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Alberta Premier Rachel Notley delivers a speech in Ottawa on Nov. 28, 2018.

Adrian Wyld/The Canadian Press

Alberta is planning to buy rail cars by early in the new year to move an additional 120,000 barrels of oil a day out of the province, as it considers calls for production cuts to reduce the supply glut that has driven Western Canadian oil prices to bargain-basement levels.

Premier Rachel Notley is under pressure to find alternatives to ship Alberta’s oil amid a lack of capacity on pipelines. In addition to adding more rail-car volume, she is considering providing incentives − including granting breaks on future royalty payments − to companies that agree to cut back production now. She is even looking at mandatory production cuts across the industry. Such measures would reduce supply in a bid to allow market prices for oil to rebound.

In a speech in Ottawa on Wednesday, Ms. Notley urged the federal government to support her government’s move to purchase crude cars and locomotives, but said the province will act on its own if necessary and is close to concluding such a deal. She said oil trains would eventually add 120,000 barrels a day of exports, on top of the current 350,000 barrels a day of existing crude-by-rail capacity.

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“There is value to this investment and not only from the most immediate perspective but also as a hedge against further pipeline delays,” the Premier said. “The federal government should be at the table on this. There’s no excuse for their absence.”

Ms. Notley said depressed crude prices are happening “because Canada wilfully holds Alberta’s economy and Canada’s economy hostage” by failing to get new pipelines built.

In a letter sent nearly three weeks ago, Ms. Notley urged Prime Minister Justin Trudeau to respond with a sense of crisis to the deep slump in Alberta oil prices and provide financial backing for her plan to buy rail cars.

Asked about the funding request on Wednesday, the Prime Minister’s Office directed questions to the Natural Resources Department. A spokeswoman for Natural Resources Minister Amarjeet Sohi said federal officials are working with Alberta counterparts to analyze options − including Ms. Notley’s crude-by-rail proposal − to address the crisis. “We are focused on ensuring that every barrel of Alberta oil gets its full value," Vanessa Adams said in an e-mailed statement.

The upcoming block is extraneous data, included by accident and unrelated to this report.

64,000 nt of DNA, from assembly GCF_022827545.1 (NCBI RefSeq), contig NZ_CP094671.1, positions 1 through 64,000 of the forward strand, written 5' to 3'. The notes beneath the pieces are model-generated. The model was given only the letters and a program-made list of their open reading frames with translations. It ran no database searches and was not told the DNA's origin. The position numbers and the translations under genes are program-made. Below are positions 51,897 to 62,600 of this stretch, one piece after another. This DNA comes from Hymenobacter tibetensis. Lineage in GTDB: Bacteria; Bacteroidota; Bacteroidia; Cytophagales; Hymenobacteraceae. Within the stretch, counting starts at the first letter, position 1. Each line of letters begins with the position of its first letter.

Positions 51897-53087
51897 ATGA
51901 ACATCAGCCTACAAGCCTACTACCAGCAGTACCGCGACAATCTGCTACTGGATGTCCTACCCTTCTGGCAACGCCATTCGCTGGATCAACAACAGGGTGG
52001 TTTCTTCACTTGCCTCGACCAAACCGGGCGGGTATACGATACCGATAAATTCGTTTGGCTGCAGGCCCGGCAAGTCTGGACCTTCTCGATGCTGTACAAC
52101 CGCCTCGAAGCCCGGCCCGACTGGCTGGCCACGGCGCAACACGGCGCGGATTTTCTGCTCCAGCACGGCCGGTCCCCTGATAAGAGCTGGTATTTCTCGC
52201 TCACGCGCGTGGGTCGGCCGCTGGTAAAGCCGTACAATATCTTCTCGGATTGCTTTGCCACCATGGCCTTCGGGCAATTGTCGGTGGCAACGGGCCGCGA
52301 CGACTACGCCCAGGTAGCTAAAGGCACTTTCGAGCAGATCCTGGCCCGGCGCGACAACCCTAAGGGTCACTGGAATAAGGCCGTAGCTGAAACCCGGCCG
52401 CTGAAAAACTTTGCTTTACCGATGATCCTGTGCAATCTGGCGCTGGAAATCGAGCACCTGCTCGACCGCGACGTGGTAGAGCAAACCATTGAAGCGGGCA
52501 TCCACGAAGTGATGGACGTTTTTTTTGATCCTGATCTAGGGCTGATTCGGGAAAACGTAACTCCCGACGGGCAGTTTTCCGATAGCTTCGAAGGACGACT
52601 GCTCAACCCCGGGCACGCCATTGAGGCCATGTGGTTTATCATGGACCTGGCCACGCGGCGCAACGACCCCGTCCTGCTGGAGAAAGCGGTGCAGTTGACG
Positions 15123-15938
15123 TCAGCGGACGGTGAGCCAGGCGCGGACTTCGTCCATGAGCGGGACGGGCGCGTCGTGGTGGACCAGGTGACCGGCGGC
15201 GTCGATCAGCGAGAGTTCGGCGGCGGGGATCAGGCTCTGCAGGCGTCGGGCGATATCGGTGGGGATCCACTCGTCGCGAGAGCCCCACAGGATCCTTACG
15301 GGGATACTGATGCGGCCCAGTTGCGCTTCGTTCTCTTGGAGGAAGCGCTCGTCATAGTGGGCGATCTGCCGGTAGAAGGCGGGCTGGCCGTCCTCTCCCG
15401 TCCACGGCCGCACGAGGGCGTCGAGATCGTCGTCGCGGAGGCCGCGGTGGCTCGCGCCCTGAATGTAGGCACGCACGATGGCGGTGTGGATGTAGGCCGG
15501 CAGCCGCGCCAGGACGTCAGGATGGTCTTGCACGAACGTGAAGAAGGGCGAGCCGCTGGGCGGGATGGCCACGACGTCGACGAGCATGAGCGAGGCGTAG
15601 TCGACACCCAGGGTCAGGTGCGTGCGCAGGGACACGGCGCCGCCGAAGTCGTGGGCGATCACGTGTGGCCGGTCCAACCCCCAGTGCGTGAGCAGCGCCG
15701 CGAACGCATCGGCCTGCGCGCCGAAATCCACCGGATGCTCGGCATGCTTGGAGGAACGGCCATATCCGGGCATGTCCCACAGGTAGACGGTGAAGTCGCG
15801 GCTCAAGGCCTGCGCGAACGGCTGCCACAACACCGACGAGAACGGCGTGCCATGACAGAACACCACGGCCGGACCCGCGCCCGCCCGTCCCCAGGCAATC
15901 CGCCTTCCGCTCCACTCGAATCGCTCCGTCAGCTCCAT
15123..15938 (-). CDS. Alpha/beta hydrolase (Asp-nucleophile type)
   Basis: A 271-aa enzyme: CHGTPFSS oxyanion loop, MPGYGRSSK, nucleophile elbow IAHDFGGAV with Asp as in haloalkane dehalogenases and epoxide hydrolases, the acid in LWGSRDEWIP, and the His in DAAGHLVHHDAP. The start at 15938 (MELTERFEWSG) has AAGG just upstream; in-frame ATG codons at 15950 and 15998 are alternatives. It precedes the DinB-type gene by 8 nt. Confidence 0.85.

As a result of the lack of pipeline space and rising inventories in Alberta, prices for Western Canadian crude have fallen sharply when compared with the key North American benchmark, West Texas Intermediate (WTI), which has dropped precipitously since early October to close Wednesday at US$50.30 a barrel. Western Canadian Select − which traded at a discount of US$41 a barrel for December − saw the spread narrow on Tuesday to US$33.50 for January delivery, according to NetEnergy, a Calgary-based trading company. Edmonton light crude − which typically sells at a slight premium to WTI − was selling Wednesday at a discount of US$25.25, NetEnergy reported.

Alberta’s United Conservative Party Leader, Jason Kenney, turned up the heat on Wednesday on the New Democratic Party Premier by calling on her government to impose a 200,000-barrel-a-day production cut on 13 large producers while exempting small companies from the policy. Those cuts would come on top of the estimated 200,000 barrels a day in reductions already announced by several oil sands companies, including giant Cenovus Energy.

“I am a free-market conservative,” Mr. Kenney told reporters in Edmonton. “I believe government intervention in markets should generally be avoided, which is why I was initially opposed to the idea of mandatory curtailment when it was first floated a few weeks ago. But after extensive consultation, I now believe that action is necessary.”

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The Alberta government is still evaluating whether to impose a production cut or provide incentives to achieve voluntary reductions. It will announce its plan “within the next week or so,” Ms. Notley said. She confirmed that the options include some form of incentives tied to royalty payments, but added that there are many other approaches being considered.

“The industry itself is very complex; the players are organized differently and the implications are different for each of them, as is the royalty regime under which they operate," she said. "So we have to look at the whole picture.”

The Premier argued that the additional rail capacity would boost Western Canadian crude prices by US$4 a barrel and pay for itself over the course of the next several years before the proposed expansion of the Trans Mountain pipeline is completed. And it would serve as insurance against further pipeline delays, she said.

In the House of Commons, the Conservative Party Opposition launched an emergency debate on Wednesday evening, arguing the Liberal government has failed to respond to the crisis that is spreading from Alberta and affecting the economy of the entire country.

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